These stories feature beautiful prose, excellent characterisation and stylistic storytelling.

It's amazing how fluently Nina Allan explores what happens to the protagonists and how they feel about the happenings when something unexpected or strange happens to them that changes their perception of life and circumstances. All the protagonist has their own stories that unfold as the stories progress, and their lives, feelings and experiences are explored with interesting details.

Nina Allan explores relationships and friendships between people in an excellent way. In my opinion she's one of the best modern authors when it comes to writing about relationships and friendships, because it comes naturally to her. There's nothing forced about her writing - the joys and pains of the characters feel realistic.

The author evokes beautiful and vivid images of different places in her stories. She writes evocatively about the surroundings in which the protagonist experience different things and emotions. For example, in "Amethyst" and "Ryman's Suitcase" the author writes perfectly about different places.

"Ryman's Suitcase" is one of the best stories in this collection. I consider it to be an excellent horror flavoured story. Because I've always enjoyed reading stories in which the protagonists move to new places and come face to face with mysteries, I loved this story. The author wrote intriguingly about the doctor and how he became fascinated by his predecessor's wife. She also wrote well about trepanning.

"Terminus" is one of the most memorable stories about metro systems I've ever read. Until now I've considered Clive Barker's "Midnight Meat Train" to be the ultimate horror story about metro systems, but "Terminus" became a new favourite of mine. I'll also mention that this story reminded me a bit of some of the stories found in the anthology Rustblind and Silverbright (Eibonvale Press, 2013).

"Terminus" is almost like the total opposite of "Midnight Meat Train", because it contains old-fashioned feelings of terror and the author pays a lot of attention to the atmosphere. The author easily hooks her readers with this story, because she writes well about how the characters (a man and a woman) become trapped at a station that should not exist and subtly hints at something terrifying.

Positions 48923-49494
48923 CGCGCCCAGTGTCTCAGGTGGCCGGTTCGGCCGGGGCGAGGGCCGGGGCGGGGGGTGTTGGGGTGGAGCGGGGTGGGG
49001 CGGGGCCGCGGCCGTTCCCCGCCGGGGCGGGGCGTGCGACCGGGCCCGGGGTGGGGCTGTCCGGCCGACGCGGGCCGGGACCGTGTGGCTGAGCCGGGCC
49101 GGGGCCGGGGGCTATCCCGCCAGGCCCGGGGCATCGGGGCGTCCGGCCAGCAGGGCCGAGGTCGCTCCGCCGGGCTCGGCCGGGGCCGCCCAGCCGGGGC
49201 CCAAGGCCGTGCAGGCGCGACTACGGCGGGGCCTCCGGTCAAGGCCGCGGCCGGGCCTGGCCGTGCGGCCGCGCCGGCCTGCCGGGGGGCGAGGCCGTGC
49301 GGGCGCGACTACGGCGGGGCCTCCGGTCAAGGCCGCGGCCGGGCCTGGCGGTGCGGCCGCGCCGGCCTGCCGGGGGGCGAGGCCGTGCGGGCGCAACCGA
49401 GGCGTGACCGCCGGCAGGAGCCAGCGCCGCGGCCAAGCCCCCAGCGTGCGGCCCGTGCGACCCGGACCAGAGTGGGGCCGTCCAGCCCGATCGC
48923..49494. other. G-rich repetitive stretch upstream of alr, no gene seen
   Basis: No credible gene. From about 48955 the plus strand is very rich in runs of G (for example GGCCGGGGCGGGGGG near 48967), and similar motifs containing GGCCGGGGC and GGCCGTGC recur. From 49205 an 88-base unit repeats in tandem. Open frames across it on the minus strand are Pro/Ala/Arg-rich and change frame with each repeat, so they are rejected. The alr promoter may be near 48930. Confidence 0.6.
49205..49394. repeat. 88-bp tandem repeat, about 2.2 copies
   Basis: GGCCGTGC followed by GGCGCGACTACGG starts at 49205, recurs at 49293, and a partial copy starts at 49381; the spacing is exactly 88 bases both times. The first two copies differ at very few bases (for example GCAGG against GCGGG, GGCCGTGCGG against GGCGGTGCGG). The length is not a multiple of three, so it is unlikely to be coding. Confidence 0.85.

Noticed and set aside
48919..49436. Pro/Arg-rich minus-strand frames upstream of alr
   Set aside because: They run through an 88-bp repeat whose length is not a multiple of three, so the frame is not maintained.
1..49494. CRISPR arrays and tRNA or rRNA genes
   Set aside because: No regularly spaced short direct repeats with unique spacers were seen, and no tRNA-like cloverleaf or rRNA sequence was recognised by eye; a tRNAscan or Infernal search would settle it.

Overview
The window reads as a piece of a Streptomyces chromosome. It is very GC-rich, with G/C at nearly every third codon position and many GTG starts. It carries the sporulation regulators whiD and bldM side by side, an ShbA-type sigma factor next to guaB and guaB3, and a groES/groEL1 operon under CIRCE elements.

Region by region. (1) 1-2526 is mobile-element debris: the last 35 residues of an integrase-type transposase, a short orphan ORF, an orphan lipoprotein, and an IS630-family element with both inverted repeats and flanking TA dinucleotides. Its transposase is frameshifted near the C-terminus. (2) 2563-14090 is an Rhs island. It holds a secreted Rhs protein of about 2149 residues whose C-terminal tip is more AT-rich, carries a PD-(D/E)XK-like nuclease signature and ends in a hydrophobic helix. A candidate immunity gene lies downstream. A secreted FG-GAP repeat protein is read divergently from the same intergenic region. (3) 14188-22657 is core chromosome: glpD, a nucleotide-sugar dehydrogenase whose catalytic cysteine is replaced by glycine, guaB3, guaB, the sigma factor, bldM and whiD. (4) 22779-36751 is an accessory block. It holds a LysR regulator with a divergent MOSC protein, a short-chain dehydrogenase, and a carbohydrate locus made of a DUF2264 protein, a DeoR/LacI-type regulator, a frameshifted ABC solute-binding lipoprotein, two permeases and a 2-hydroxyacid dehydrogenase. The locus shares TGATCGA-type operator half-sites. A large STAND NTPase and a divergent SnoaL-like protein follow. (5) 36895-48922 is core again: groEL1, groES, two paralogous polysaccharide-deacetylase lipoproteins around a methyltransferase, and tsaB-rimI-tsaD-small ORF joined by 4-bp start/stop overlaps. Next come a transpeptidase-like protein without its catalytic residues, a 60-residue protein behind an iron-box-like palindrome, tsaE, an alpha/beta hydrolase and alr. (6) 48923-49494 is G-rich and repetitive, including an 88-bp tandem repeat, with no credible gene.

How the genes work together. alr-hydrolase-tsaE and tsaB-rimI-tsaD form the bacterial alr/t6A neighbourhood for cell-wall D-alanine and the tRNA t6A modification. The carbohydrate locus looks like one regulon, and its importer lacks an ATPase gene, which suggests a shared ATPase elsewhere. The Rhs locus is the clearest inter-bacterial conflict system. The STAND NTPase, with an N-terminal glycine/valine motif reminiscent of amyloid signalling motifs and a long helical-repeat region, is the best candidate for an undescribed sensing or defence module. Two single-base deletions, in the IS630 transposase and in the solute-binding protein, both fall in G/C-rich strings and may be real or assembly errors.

The strongest story in this collection is "A Thread of Truth". It's a beautifully written story about a man, arachnophobia and spiders (it develops into a fascinating story with dark undertones). I enjoyed reading about the protagonist's life, his feelings and his fear of spiders (what happens between the protagonist and Jennie is handled well), because the author wrote well about him and his life.

Nina Allan is one of the best and most talented authors ever to grace the field of speculative fiction. She writes beautiful and excellent literary prose and easily captures the hearts and minds of the readers with her descriptions about the places and the characters. She has plenty of imagination and she easily combines literary fiction and speculative fiction.

A Thread of Truth is an impressive and beautifully written short story collection. Because I've previously read a few books by Nina Allan, I can mention that this collection will impress readers who have read Nina Allan's stories. It will also please newcomers who are yet to experience what kind of an author she is and what kind of literary wonders she has in store for her readers.

Are you ready to be seduced by beautiful prose, excellent characterisation and mesmerising stories? If you are, please read A Thread of Truth as soon as possible, because you'll enjoy reading it. It's an impressive debut short story collection featuring beautifully written stories.

Highly recommended!